The aluminosilicate catalysts of the present invention are especially characterized by a relative conversion activity of an entirely diiferen't order than the activity of conventional cracking catalysts. Cracking activity is commonly measured by the CAT A test which is well known in the industry. When first evaluated by this test, the present crystalline aluminosilicates did not appear to otter much promise due to the formation of excessive coke. However, further investigation indicated that rather than being useless, the crystalline aluminosilicates actually possessed such high activity that they could not be accurately tested by the CAT A method which is designed for conventional catalysts. Consequently, a test capable of defining the catalyst activity more precisely had to be developed.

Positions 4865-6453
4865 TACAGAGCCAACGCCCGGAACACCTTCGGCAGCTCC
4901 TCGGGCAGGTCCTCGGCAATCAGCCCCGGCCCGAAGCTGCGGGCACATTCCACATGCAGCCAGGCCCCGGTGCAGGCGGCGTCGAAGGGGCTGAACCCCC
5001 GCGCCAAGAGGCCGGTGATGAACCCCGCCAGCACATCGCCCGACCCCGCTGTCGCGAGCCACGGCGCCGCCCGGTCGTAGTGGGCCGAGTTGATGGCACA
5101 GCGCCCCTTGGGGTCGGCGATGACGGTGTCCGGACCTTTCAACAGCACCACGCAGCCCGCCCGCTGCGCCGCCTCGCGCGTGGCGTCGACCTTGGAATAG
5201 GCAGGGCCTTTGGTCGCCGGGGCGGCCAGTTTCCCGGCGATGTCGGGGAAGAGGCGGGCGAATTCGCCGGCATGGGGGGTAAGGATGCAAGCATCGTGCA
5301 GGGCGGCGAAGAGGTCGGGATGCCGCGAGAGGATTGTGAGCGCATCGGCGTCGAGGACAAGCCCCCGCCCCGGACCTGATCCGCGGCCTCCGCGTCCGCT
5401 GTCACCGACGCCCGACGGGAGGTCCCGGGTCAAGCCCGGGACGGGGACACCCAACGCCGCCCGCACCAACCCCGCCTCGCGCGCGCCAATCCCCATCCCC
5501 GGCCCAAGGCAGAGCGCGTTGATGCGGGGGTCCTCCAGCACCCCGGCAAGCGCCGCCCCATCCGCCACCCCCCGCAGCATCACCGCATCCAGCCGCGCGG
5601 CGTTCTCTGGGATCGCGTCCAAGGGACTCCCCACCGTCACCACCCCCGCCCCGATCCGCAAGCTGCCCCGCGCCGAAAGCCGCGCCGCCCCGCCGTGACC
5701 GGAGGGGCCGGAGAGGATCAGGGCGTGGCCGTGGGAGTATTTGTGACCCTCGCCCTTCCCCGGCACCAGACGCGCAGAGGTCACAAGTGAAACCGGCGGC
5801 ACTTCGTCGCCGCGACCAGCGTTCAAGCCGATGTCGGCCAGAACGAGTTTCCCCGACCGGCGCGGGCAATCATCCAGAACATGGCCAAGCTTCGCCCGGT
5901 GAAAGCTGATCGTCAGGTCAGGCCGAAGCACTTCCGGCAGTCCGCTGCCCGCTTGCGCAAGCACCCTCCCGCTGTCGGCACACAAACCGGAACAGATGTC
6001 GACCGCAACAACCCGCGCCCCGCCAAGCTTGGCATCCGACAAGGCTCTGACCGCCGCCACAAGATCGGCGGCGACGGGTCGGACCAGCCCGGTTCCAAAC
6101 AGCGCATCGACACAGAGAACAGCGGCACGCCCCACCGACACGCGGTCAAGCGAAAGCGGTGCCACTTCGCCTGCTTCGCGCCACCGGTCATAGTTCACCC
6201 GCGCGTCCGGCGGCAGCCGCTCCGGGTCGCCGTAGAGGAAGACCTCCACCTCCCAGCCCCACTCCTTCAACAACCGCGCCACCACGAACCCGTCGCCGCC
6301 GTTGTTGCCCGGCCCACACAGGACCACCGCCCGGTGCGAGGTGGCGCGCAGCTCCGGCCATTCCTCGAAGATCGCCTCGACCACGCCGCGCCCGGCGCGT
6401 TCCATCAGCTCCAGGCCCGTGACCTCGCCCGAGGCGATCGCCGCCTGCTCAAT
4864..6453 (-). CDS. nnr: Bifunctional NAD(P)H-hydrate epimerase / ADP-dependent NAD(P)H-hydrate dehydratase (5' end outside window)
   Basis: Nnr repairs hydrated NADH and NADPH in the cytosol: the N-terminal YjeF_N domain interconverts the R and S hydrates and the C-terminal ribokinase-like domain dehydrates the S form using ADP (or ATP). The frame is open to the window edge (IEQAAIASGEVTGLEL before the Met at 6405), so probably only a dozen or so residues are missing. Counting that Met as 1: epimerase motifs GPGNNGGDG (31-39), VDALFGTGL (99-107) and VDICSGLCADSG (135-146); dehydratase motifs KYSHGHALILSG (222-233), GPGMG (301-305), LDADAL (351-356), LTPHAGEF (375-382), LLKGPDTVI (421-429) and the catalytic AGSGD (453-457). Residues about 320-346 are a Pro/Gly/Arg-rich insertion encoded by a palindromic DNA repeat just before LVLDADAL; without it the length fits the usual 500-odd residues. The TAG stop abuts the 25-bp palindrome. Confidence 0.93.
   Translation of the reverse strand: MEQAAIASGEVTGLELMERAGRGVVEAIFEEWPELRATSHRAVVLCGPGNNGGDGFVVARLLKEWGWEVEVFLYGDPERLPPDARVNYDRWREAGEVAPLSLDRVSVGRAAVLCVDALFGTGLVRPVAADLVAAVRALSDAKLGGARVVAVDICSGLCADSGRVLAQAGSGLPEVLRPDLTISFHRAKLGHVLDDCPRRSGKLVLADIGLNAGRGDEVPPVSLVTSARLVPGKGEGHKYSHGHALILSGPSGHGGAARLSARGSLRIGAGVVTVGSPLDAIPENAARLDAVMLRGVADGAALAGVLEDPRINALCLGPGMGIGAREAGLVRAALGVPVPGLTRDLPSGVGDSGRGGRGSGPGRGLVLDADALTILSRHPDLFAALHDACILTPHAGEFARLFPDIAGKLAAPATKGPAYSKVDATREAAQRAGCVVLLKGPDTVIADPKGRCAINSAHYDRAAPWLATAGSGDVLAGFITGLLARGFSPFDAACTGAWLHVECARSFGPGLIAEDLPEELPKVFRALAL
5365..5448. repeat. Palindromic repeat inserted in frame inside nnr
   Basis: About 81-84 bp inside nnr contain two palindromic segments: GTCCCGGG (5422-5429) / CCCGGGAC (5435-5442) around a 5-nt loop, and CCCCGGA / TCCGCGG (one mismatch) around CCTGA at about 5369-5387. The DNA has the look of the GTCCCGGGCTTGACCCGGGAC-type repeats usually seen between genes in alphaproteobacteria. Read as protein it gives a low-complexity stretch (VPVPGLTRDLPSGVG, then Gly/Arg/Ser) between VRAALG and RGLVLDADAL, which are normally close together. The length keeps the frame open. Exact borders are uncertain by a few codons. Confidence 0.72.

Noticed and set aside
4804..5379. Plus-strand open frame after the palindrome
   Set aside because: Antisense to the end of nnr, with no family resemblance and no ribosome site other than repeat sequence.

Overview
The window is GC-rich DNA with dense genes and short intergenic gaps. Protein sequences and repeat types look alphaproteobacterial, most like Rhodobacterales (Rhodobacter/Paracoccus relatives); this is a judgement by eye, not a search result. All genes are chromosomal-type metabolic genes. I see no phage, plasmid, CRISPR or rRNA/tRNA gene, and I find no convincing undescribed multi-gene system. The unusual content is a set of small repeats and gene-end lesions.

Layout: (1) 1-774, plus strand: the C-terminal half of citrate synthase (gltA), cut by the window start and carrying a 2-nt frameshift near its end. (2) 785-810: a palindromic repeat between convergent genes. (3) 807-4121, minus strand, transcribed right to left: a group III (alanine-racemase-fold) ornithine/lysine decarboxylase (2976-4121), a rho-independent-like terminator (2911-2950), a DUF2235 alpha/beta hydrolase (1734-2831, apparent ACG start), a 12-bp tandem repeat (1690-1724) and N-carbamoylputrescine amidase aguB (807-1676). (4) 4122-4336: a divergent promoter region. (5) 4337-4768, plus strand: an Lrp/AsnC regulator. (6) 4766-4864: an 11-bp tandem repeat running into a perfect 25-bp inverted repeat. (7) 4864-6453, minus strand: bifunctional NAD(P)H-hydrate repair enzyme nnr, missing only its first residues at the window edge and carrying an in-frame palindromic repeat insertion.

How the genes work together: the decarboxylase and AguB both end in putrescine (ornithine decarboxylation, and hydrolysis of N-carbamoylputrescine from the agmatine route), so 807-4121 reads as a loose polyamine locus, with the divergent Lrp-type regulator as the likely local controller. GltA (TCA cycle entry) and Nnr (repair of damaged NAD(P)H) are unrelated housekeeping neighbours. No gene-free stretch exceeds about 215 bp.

In order to measure catalytic activity over such a wide range, a novel test has been devised. The span of activities among the catalysts investigated by the following test is so large that comparison tests of cracking at any standard temperature would result in either conversion too low for analytical determination at one end of the scale, or so close to complete conversion at the other end that no useful measure is attainable. Thus, it was found necessary to crack over comparatively inactive catalysts, e.g., a standard silica-alumina gel cracking catalyst, at relatively high temperatures, and to crack over superactive crystalline aluminosilicate catalysts at relatively low temperatures, in order to eifect reasonable conversion. It was found that the relationship between the reaction rate constant for the catalytic cracking of n-hexane, was capable of presentation in a straight line relationship with conversion temperature, assuming a first order re action. Accordingly, similarities have been found in the slopes of Arrhenius plots (apparent activation energies) of activity among various catalytic compositions, including silica-alumina and various superactive crystalline aluminosilicates. Consequently, it appears justifiable to compare relative activity magnitudes by extrapolation to a standard temperature chosen to be 1000 F. The apparatus employed includes a micro reactor containing 1.5 cc. of the test catalyst in particles of a size in the range of 12-28 mesh or less. By the use of heating elements and temperature measuring devices, it was possible to maintain the reactor bed at substantially constant conversion temperature. A stream of n-hexane in helium at 25 C. was passed over the catalyst at conversion temperature with a 9-second superficial contact time (superficial catalyst volume/gaseous volume flow rate). A sample was collected 5 minutes after reaction commencement and analyzed to determine the fraction of n-hexane cracked to lower boiling hydrocarbons and other products. Conversion temperatures were chosen for accuracy of measurement so that conversion generally was in the range of 5-40 percent.